Aaron Burr Goodwin
By Pamela Pattison Lash
A violent temper, a fine education, knowledge of surveying, an unscrupulous nature, and a trickster are several descriptors used to detail this early settler of the Bridgewater, NW Twp area. He was branded a coward by some for not leaving his cabin at night for fear of reprisals by the Native Americans whom he had cheated, but it’s also said he was merely exercising caution. William Shinn, a county historian, called him a man of mystery and romance.
Aaron Burr Goodwin was born sometime between 1790 and 1800. His other vitals are currently unknown, but his claim to fame in Williams County, Ohio was that he was the first settler in the Bridgewater/NW Township area. Accounts state he was here as early as 1837. . He may have purchased land in Hillsdale Co, MI on 16 Mar 1837 and Steuben Co, IN on 5 Aug 1837 both citing him as Aaron Burr Goodwin of Hillsdale Co, MI. Before his arrival at some point he was reputably an Indian trader in Jackson, Michigan. When he appeared on Williams County soil, he had two orphans with him, a boy and a girl, whom he brought from Cleveland, Ohio. No accounts tell anything of the boy but the girl, Anne Goodwin, married another early settler, Hiram Russell. In fact when Goodwin left the area, the Russells took over his cabin for a time.
Aaron was blessed with gunsmith skills, a superior education, and experience as a frontier surveyor. This education may have been the ability to read and write and cipher (math skills). From his cabin he sold goods such as powder, lead, calico, tobacco, and whisky; the last item got him in trouble with the natives. When they bought his whisky they would get drunk and Aaron would take advantage of them to make a great deal of money. As the histories tell, Goodwin feared for his life when he refused to sell one native some grog; this led to an altercation whereby a scalping knife was drawn and Aaron quickly barred his cabin door and used his rifle to scatter the complainers from his establishment. Another time he cheated a man named Big Jack out of an impressive bearskin. Since many accounts claim Goodwin had a fierce temper, “a conflagration”, one can imagine the frequency of his altercations with both natives and white settlers.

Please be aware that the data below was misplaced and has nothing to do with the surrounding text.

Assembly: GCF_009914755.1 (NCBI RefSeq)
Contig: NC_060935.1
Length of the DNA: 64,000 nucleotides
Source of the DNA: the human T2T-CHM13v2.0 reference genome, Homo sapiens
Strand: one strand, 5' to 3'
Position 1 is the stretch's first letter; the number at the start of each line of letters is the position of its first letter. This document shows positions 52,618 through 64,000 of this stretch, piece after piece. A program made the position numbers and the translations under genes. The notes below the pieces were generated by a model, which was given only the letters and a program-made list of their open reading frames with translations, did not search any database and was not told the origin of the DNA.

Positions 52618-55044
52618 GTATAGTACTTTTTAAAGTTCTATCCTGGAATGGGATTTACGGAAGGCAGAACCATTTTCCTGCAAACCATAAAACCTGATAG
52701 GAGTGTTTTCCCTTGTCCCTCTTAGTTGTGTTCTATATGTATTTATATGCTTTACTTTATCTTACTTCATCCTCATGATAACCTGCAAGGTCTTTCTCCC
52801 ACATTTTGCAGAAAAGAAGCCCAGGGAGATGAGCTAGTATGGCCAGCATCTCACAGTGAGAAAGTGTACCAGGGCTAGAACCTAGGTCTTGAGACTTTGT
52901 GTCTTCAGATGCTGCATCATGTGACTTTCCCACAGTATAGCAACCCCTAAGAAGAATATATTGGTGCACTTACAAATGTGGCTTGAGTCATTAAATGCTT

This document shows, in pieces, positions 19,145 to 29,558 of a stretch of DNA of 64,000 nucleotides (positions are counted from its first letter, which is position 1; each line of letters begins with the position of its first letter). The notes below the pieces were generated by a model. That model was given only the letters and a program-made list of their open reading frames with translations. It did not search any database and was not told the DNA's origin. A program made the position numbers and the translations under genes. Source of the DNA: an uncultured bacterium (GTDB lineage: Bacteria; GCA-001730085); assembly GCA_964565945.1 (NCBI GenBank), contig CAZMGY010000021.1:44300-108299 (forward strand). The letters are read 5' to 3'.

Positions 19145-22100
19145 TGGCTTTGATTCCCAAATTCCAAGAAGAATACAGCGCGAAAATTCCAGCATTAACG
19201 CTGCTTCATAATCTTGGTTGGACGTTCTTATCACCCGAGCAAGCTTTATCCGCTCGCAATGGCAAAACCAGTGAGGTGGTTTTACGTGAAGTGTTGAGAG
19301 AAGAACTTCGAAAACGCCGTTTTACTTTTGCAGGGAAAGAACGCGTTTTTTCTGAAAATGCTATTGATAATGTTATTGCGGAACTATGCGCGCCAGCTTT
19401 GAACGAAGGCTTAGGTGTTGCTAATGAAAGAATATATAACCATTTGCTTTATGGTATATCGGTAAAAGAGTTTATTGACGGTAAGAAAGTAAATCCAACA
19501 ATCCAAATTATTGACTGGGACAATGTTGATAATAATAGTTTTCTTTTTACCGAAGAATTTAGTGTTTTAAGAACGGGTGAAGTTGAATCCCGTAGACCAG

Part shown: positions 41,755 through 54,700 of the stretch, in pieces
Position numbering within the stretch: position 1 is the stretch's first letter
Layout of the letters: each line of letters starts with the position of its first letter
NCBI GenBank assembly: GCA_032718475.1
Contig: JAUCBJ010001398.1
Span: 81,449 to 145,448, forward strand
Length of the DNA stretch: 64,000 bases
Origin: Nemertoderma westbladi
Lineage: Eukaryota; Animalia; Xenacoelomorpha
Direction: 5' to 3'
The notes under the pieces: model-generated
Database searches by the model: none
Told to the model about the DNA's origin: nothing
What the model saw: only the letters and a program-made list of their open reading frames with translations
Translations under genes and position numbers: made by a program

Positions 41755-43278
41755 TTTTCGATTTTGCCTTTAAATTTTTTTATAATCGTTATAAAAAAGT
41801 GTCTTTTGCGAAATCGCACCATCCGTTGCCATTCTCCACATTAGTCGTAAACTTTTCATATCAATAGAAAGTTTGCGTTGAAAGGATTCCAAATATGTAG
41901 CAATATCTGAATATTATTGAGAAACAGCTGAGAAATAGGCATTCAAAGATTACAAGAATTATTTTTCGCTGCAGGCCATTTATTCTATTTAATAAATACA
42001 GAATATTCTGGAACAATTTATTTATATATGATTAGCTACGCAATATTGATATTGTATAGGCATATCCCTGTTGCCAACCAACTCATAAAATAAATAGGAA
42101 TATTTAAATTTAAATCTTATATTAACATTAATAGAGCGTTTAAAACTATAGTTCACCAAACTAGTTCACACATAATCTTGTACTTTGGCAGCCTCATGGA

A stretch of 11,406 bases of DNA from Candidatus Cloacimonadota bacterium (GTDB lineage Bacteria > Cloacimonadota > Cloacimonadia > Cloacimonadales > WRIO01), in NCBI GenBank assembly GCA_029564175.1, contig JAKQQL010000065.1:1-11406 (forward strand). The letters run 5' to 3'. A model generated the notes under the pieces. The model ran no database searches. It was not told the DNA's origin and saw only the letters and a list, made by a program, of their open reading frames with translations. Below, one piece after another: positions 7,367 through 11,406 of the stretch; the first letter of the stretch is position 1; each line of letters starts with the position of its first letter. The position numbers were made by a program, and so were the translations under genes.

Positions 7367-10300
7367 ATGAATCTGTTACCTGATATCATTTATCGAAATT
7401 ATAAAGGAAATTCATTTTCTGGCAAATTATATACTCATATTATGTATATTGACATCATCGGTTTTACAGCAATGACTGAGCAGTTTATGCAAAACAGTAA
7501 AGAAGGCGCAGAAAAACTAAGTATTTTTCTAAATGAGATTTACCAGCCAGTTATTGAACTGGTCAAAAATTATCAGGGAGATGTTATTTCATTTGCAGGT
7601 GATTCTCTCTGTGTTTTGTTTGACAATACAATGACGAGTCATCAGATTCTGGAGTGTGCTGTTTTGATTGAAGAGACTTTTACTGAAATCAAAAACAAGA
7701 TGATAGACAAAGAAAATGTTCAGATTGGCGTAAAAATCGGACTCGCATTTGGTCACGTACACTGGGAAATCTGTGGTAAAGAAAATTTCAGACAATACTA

According to the 1840 Bridgewater Twp, Williams Co, OH federal census p215 Goodwin (40-50 years old) was enumerated with a female of similar age. No wife is ever mentioned in the histories so the lady’s identity is a mystery. Goodwin spent between six to eight years here. During that time he served as a mail carrier, keeping the letters and other valuables under his hat, as was the postal custom of the times. Perhaps items were lost or stolen. The histories say even the white settlers began to doubt his honesty, so one day he packed it in and left.
Another theory exists that he supposedly did not like crowds, “the encroachment of civilization” so when this area became populated he stole away into the night, never to return. Some say he traveled as far west as Illinois or Iowa.